Sales of newly-built, single-family homes fell 7.6% on a monthly basis in August to a 609,000 seasonally adjusted annual rate according to estimates from the Census Bureau and HUD. However, the monthly change masks the fact that the August pace of new home sales was the second strongest since the end of the Great Recession.
New home sales for August were almost 21% stronger than August of 2015, and on a year-to-date basis, sales of new single-family homes are 13.3% higher than this time last year. The trend is rising for new home sales, and NAHB expects continued growth in the year ahead given tight new and existing home inventories.
Inventory did manage a slight gain in August. However, with just 235,000 homes for sale (seasonally adjusted), at the current sales pace there exists a thin 4.6 months’ supply.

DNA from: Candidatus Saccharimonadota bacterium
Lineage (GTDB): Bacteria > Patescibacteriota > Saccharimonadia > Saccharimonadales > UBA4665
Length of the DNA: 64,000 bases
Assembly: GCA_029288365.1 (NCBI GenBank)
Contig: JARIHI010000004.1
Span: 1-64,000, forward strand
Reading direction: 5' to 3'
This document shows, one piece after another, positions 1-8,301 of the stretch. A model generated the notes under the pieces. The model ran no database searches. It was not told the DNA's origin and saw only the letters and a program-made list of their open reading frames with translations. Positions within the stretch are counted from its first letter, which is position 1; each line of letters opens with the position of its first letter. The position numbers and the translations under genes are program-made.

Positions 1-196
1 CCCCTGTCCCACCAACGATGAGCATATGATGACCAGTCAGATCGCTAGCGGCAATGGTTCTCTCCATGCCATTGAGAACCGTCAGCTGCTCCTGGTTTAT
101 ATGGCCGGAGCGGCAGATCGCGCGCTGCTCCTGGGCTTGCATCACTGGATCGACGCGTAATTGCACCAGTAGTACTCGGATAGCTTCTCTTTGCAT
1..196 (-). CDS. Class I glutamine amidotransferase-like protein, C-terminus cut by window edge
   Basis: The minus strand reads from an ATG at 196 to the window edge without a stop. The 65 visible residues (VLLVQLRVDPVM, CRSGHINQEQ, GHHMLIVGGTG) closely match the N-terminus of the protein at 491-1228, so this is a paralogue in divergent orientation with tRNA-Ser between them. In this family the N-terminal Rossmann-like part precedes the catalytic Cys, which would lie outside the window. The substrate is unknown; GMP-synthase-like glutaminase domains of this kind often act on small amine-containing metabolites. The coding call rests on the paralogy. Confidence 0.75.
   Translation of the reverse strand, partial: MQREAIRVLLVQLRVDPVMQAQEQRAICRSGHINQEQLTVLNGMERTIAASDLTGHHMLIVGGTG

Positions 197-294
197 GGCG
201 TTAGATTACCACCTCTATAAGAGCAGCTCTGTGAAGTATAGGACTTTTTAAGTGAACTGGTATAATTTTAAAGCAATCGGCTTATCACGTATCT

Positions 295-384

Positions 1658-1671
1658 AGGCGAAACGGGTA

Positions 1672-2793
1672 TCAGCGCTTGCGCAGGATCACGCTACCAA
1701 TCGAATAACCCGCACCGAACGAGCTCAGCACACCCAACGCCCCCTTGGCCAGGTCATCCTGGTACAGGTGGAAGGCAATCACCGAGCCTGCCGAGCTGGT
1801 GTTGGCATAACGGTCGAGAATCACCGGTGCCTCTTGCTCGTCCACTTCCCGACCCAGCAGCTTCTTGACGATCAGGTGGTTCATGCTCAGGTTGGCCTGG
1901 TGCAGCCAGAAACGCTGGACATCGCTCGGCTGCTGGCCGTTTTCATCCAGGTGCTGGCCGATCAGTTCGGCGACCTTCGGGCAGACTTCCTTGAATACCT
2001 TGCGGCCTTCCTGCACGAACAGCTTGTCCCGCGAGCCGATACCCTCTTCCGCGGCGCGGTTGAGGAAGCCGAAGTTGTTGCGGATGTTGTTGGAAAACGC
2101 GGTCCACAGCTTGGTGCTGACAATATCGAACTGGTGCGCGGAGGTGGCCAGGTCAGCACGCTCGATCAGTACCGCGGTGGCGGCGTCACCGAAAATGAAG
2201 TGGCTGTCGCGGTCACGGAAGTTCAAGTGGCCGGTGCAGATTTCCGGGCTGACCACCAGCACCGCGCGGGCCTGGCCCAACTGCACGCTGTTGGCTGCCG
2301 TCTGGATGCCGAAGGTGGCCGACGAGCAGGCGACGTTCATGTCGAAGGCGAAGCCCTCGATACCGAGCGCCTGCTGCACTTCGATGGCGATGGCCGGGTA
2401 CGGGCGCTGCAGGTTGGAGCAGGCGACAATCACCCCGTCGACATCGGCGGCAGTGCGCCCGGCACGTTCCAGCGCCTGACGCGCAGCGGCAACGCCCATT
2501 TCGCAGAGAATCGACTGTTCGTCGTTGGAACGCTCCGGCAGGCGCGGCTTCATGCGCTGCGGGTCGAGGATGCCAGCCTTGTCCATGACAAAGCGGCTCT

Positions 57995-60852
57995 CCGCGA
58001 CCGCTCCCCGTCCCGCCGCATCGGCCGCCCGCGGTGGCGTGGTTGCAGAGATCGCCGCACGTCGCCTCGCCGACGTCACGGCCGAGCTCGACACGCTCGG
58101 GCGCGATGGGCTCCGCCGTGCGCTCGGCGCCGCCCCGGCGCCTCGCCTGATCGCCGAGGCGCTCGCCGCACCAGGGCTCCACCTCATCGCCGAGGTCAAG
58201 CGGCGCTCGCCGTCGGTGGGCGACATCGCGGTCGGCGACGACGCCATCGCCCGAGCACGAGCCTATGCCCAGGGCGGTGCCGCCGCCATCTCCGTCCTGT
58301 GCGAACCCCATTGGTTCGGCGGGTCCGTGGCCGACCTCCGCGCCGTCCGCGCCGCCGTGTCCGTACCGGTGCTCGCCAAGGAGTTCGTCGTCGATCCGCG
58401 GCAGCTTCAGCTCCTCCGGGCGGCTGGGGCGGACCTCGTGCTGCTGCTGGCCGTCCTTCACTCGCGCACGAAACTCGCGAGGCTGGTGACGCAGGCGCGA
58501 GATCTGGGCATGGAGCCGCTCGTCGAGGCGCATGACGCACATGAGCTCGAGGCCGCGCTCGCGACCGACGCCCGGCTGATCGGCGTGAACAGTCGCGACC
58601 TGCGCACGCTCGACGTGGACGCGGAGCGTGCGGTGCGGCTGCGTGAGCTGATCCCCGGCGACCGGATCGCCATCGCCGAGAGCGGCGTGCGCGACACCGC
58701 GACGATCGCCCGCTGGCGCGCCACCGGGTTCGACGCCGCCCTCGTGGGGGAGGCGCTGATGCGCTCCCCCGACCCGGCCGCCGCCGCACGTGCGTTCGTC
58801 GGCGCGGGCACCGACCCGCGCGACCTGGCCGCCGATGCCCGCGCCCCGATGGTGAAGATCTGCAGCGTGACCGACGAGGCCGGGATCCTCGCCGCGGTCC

On a non-seasonally adjusted basis, there were only 56,000 completed, ready-to-occupy homes on the market as of August.
A broadening of the supply mix also continued for the new, single-family home market. Median sales price of new home sales fell from $300,200 from August 2015 to $284,000 last month. On a distributional basis, in August of 2015 29% of sales occurred in the $200,000 to $300,000 price range. Last month, this share increased to 37% of sales, with the $300,000 to $400,000 range falling from 25% to 20%.
The regional numbers reveal strong gains in the West, with sales up 35% from the pace recorded in August 2015. This is consistent with the recent gains in the West for the NAHB/Wells Fargo Housing Market Index.
Overall, the August numbers were solid, declining less from a cycle high pace set in July than many analysts expected. Inventory remains tight and continues to support our forecast of continuing single-family construction gains into 2017. Demand should continue to grow, and industry growth will be limited by supply-side concerns, most notably lack of labor and lots. The third “L” of the supply-side of the market (AD&C lending), continues to expand, with residential construction loans up more than 16% over the last year.